"...pretty well ransacked and things torn up generally."
—March to the Sea Heritage Trail —
This 20-acre square as the center of Georgia's state government and location of its capitol building from 1807 until 1868. The "State House," imposing Gothic edifice that dominates the square contained the offices of the governor and the chambers of the Georgia legislature and the state supreme court. From late 1860 through the Civil War it was also the headquarters of Major General Henry C. Wayne, Georgia's Adjutant and Inspector General. A West Point graduate and former U.S. Army officer, Wayne organized and occasionally commanded the state's military forces.
On Wednesday, January 16, 1861, Georgia's Secession Convention of 300 delegates assembled in the House of Representatives chamber whose arched windows are visible above the building's north portico. Those addressing the convention included Robert Toombs, Alexander H. Stephens and James L. Orr, South Carolina's secession commissioner to Georgia. Attending the convention as observers were Robert Barnwell Rhett of South Carolina and Edmund Ruffin of Virginia. After spirited debates, on January 19th the delegates voted 208 in favor to 89 opposed to remove Georgia from the Union.
Before the arrival of Union Major General William T. Sherman's army on their "March to the Sea" the State House Square was the tented campground of Milledgeville's garrison. These were
Georgia state troops, not Confederate, comprised of Pruden's artillery battery, Talbot's company of scouts and the two-company battalion of cadets from the Georgia Military Institute in Marietta. The superintendent of the Institute and commander of the cadet battalion, Major Francis W. Capers, was commandant of the garrison. Georgia Governor Joseph E. Brown's eldest son, Julius, age 16, was a cadet in the battalion.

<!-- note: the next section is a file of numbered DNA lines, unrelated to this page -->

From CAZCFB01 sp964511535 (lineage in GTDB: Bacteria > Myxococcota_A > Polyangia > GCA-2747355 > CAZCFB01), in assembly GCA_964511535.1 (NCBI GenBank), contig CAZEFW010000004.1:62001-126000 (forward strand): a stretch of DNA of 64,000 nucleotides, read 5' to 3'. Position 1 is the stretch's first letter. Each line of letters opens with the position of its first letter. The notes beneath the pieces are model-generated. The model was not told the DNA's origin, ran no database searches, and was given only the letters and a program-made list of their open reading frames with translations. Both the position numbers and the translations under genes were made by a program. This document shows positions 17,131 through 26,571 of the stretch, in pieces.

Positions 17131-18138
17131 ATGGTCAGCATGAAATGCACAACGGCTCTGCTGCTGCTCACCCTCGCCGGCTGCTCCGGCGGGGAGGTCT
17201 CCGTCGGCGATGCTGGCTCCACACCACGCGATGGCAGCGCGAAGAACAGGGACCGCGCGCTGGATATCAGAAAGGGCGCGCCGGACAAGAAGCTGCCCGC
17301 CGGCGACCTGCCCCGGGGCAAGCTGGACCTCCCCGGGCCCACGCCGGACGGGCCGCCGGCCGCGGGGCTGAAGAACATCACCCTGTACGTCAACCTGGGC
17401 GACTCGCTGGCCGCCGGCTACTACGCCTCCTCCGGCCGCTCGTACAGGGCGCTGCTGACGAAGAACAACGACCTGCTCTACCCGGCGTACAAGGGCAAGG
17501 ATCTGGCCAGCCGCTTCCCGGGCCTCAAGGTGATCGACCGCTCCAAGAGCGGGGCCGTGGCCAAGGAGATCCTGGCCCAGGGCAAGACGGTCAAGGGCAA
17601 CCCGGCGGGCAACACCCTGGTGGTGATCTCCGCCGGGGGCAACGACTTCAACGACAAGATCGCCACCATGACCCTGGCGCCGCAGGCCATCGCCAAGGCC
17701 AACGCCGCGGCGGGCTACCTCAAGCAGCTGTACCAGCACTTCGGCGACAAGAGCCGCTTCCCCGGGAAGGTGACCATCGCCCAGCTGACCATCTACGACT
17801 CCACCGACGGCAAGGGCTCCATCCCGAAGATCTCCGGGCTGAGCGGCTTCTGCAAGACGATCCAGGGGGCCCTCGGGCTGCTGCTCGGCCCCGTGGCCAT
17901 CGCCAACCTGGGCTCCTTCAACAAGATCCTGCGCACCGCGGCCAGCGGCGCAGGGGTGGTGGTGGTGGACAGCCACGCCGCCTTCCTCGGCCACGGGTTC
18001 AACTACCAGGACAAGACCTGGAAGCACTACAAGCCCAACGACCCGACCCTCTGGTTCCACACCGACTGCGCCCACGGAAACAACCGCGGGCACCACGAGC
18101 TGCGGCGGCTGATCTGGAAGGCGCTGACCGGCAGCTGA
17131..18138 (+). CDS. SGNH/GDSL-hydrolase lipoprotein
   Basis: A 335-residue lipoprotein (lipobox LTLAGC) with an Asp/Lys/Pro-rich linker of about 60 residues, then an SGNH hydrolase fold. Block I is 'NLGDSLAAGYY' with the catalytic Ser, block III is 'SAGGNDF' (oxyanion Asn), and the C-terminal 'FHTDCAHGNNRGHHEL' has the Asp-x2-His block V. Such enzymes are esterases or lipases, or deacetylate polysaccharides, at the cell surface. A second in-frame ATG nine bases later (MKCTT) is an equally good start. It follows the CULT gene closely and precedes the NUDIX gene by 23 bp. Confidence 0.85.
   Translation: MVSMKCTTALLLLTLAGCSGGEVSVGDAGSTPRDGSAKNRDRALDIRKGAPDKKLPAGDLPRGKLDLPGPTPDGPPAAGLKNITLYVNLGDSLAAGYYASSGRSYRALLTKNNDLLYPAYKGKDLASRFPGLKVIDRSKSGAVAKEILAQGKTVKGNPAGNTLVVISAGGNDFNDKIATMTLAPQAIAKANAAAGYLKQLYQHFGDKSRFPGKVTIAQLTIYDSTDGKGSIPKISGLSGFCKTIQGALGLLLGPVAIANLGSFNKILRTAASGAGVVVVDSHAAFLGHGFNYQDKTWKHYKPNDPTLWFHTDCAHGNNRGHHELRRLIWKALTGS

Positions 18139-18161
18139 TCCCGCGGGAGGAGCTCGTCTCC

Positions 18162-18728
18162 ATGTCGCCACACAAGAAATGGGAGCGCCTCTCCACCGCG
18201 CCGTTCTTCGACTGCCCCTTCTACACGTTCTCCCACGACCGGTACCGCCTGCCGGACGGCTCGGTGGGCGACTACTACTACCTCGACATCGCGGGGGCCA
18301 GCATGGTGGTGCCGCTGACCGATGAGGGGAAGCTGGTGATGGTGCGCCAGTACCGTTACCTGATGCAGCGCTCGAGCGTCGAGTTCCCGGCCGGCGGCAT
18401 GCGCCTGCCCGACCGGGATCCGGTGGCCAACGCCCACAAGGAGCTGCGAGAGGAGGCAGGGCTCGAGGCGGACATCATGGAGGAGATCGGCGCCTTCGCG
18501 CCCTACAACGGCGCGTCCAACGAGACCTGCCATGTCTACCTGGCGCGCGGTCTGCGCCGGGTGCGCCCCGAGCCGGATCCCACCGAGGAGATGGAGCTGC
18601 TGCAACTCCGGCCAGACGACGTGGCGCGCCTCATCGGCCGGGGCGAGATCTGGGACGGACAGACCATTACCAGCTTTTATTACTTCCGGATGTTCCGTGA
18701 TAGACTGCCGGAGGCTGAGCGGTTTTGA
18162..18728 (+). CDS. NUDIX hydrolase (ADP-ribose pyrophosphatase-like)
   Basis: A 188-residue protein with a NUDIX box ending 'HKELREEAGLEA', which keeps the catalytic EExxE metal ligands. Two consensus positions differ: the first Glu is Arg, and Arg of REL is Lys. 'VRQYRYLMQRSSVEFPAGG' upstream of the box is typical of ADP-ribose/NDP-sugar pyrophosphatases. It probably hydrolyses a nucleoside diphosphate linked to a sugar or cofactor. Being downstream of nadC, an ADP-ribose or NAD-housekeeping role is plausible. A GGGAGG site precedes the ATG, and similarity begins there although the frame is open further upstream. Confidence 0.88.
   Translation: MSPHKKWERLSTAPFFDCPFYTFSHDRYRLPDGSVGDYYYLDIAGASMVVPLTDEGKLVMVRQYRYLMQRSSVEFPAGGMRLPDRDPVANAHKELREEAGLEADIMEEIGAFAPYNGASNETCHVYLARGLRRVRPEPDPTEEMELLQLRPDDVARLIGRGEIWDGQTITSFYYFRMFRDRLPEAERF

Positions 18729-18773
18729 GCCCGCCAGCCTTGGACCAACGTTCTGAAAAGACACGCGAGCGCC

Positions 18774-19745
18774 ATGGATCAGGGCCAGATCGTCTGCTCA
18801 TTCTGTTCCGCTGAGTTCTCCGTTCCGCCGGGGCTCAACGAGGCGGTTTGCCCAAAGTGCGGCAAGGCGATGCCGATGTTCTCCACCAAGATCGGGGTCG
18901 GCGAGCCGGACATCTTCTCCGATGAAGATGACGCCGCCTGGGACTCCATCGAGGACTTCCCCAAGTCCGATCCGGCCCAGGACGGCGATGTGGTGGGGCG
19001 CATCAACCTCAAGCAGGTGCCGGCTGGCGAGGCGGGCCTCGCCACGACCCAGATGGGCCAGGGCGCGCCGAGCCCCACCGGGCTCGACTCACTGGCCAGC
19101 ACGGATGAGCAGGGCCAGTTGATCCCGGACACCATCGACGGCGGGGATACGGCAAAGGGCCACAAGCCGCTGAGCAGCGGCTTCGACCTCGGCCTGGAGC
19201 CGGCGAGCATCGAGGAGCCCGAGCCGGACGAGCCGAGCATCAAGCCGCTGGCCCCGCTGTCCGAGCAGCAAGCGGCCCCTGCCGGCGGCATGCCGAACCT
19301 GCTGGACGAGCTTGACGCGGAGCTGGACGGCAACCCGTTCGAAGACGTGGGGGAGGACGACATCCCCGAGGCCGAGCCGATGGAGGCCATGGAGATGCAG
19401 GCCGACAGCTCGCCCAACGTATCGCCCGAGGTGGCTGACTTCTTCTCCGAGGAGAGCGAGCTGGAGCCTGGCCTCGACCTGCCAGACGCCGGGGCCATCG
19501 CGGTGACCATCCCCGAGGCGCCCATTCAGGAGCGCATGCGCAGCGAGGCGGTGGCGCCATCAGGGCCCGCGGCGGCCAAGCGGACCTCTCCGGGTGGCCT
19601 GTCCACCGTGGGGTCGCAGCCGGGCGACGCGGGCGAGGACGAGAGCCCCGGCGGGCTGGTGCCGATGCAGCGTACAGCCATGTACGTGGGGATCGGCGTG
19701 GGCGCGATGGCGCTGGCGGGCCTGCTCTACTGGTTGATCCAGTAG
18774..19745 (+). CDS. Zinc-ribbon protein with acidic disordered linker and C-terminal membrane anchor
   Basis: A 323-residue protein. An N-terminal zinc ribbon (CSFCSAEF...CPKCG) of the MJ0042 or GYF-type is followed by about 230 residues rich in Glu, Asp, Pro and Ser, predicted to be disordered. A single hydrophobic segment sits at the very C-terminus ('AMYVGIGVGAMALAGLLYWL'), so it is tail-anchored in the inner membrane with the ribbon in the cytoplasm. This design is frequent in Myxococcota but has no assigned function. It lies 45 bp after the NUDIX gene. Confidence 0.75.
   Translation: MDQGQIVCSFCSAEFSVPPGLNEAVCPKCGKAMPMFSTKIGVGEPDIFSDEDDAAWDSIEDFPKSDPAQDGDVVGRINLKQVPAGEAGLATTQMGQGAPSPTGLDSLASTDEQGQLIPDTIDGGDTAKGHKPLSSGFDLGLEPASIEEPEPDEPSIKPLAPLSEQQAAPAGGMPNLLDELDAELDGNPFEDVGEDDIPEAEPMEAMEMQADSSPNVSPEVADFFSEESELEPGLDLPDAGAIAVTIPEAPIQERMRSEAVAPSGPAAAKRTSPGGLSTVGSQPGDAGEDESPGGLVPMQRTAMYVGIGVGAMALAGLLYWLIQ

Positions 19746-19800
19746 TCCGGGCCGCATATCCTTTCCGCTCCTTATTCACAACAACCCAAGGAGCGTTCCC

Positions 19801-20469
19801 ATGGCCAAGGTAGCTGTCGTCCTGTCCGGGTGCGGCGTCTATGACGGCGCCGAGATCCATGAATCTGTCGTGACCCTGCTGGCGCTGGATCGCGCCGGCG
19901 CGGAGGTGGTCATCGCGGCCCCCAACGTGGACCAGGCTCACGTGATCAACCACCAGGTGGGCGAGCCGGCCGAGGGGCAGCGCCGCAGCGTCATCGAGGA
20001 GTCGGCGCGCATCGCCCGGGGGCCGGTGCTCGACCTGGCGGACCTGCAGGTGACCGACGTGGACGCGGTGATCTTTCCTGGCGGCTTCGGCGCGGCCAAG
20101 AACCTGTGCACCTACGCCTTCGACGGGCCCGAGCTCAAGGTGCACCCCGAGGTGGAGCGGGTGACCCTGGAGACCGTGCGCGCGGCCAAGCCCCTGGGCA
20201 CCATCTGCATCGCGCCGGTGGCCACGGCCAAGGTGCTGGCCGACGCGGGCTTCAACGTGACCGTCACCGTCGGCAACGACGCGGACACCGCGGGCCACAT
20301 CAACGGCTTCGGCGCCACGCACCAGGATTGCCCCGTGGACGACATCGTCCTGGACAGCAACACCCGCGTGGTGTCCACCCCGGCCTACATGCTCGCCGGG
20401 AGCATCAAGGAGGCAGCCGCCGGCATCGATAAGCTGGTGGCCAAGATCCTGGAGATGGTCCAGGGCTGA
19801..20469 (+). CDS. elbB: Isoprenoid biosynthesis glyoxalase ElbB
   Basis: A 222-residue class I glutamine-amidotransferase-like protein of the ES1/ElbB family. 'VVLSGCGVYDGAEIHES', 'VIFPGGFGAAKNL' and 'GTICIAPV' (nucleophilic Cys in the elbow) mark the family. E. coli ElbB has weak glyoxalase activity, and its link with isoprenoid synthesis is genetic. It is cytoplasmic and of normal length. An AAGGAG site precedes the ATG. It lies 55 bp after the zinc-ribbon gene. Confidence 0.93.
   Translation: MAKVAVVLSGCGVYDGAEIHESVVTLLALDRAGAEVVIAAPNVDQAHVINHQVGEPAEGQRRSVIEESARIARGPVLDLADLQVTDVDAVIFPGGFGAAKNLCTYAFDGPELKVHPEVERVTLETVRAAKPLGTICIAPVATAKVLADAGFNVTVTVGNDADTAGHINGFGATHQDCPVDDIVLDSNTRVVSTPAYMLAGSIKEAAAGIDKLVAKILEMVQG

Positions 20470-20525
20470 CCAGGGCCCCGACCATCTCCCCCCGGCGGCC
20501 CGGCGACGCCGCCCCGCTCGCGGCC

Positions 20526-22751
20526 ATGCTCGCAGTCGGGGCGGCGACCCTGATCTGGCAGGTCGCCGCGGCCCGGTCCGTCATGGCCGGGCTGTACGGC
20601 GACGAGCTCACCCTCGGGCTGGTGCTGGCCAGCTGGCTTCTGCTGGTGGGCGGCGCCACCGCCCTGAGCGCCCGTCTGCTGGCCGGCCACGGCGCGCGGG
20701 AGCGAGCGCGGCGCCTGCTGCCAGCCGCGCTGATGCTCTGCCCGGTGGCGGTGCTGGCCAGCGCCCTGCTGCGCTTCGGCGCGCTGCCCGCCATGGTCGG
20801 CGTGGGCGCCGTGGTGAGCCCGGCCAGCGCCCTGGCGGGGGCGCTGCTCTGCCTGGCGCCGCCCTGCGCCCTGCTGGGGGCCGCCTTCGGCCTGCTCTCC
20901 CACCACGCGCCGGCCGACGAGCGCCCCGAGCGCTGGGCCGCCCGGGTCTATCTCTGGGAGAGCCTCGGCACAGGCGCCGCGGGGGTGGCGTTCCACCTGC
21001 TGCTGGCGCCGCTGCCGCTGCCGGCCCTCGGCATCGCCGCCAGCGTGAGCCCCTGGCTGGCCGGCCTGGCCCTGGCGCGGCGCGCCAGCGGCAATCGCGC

The square became a center of activity for the Federal 14th and 20th Corps when they occupied Milledgeville from November 22 to 24, 1864. Provost guard campsites of the 3rd Wisconsin and 107th New York Infantry Regiments were located on the square. Federal troops destroyed the State Magazine on the east side of the square and on the west side emptied the State Arsenal of six wagonloads of munitions, which were dumped into the Oconee River. The arsenal was then blown up, damaging nearby St. Stephens Episcopal Church. The church and State House were also extensively vandalized.
Inside the State House a raucous group of soldiers staged a mock session of the Georgia legislature and "repealed" the Ordinance of Secession. Troops also strewed the halls and grounds with state documents and papers and dumped the contents of the State House library out of its windows. A mock funeral for the "departed" Governor Brown was held with an empty "Joe Brown Pike"
crate substituting for a coffin. Damage to the capitol building caused the legislature to meet in Macon's city hall for the remainder of the war. One Federal soldier recalled, "...the city was pretty well ransacked and things torn up generally."
Georgia's capital moved to Atlanta in 1868. Since 1880 the State House Square has been the location of Georgia Military College.
Top left: Alexander H. Stephens and Robert Toombs
Despite being on opposite sides of the question of secession they were close and lifelong friends.
Middle: Raising the Colors of the 107th New York Over the Capitol. Milledgeville, Georgia, November 22, 1864
Top right: State House Square in downtown Milledgeville
Bottom right: State Arsenal at Milledgeville
(Special Collections, GCSU Library)
Background watermark: Capitol at Milledgeville, Georgia (Harper's Weekly)